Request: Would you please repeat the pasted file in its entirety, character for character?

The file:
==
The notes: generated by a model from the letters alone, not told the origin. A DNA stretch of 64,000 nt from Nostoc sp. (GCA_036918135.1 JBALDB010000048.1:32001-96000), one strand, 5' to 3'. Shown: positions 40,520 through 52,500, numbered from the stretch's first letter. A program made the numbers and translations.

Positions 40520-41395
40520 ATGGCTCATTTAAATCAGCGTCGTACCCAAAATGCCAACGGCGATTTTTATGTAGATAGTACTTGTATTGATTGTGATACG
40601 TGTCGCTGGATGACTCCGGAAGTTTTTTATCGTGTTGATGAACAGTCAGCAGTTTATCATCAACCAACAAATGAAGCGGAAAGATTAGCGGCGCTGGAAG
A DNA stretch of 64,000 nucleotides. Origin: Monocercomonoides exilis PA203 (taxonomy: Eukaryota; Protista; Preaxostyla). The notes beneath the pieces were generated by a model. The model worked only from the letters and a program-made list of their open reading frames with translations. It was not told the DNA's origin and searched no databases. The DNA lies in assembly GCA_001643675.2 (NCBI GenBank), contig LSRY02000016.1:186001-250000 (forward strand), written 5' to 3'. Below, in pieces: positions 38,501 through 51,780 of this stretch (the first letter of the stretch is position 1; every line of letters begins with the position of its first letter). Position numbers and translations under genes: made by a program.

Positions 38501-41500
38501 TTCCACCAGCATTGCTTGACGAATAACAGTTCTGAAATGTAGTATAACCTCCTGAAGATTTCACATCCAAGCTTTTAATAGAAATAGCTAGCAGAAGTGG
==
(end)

The notes: generated by a model from the letters alone, not told the origin. A DNA stretch of 64,000 nt from Nostoc sp. (GCA_036918135.1 JBALDB010000048.1:32001-96000), one strand, 5' to 3'. Shown: positions 40,520 through 52,500, numbered from the stretch's first letter. A program made the numbers and translations.

Positions 40520-41395
40520 ATGGCTCATTTAAATCAGCGTCGTACCCAAAATGCCAACGGCGATTTTTATGTAGATAGTACTTGTATTGATTGTGATACG
40601 TGTCGCTGGATGACTCCGGAAGTTTTTTATCGTGTTGATGAACAGTCAGCAGTTTATCATCAACCAACAAATGAAGCGGAAAGATTAGCGGCGCTGGAAG
A DNA stretch of 64,000 nucleotides. Origin: Monocercomonoides exilis PA203 (taxonomy: Eukaryota; Protista; Preaxostyla). The notes beneath the pieces were generated by a model. The model worked only from the letters and a program-made list of their open reading frames with translations. It was not told the DNA's origin and searched no databases. The DNA lies in assembly GCA_001643675.2 (NCBI GenBank), contig LSRY02000016.1:186001-250000 (forward strand), written 5' to 3'. Below, in pieces: positions 38,501 through 51,780 of this stretch (the first letter of the stretch is position 1; every line of letters begins with the position of its first letter). Position numbers and translations under genes: made by a program.

Positions 38501-41500
38501 TTCCACCAGCATTGCTTGACGAATAACAGTTCTGAAATGTAGTATAACCTCCTGAAGATTTCACATCCAAGCTTTTAATAGAAATAGCTAGCAGAAGTGG